Workers will cut down several old oak trees to make way for the Gold Line extension. If left untouched, the trees would impede the path of the Gold Line trains that will one day run through Arcadia.
"The right of way has to be completely cleared," Metro Gold Line Construction Authority spokeswoman Lisa Levy Buch said. "But we go beyond what is the minimal requirement for replacement of trees."
Metro will plant two trees for every one it cuts down; it is unknown how many trees will get the axe. The bulk of the removal will take place within the railroad corridor from the Gold Line Bridge over the eastbound lanes of the 210 Freeway (west of Colorado Boulevard), to Santa Anita Avenue.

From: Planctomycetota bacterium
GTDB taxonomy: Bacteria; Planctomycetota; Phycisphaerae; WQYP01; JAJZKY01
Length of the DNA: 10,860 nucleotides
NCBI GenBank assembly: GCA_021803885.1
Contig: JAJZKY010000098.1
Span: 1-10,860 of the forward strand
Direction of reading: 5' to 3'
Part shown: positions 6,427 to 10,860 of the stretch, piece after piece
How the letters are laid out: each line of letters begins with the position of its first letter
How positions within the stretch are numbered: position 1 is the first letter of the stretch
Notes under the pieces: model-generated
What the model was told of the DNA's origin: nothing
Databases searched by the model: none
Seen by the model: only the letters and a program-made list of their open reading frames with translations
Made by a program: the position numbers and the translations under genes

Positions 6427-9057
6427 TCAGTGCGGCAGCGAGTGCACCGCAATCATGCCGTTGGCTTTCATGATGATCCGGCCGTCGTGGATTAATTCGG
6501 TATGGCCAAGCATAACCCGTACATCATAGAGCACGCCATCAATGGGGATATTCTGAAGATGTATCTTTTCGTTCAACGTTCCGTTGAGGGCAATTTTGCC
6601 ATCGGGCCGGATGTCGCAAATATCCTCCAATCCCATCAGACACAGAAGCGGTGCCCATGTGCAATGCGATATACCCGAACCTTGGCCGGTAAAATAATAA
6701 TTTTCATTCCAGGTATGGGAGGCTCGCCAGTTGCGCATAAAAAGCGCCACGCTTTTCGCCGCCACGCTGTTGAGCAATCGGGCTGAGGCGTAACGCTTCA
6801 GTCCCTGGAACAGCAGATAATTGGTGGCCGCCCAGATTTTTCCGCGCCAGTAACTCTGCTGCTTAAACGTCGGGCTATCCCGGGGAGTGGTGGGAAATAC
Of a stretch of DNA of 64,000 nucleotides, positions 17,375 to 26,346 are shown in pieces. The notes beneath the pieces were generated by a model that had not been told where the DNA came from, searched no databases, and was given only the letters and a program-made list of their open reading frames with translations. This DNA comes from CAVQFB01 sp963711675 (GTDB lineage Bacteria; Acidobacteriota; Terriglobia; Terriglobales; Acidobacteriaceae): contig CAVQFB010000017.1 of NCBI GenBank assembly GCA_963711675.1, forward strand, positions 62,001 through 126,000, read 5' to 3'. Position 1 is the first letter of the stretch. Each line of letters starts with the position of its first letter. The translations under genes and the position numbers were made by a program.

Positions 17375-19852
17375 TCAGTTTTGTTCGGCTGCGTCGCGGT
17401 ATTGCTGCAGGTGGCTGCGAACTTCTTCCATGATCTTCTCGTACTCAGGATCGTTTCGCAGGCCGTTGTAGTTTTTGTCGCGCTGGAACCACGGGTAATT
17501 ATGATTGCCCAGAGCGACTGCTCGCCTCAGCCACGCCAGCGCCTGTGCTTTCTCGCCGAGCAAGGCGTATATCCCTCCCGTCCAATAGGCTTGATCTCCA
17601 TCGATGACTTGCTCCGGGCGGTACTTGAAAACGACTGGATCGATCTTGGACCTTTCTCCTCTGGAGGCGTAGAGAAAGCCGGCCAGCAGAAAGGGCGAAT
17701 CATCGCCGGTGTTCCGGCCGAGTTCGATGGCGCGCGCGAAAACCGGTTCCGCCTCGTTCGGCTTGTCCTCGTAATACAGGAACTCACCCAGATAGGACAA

"The growth of these trees is partially due to the neglected railroad maintenance over the years since the last train ran on the [Santa Fe] :ine in 1994," Arcadia City Engineer Philip Wray said. "Had the rail line continued to be in service, the trees would have never grown so large."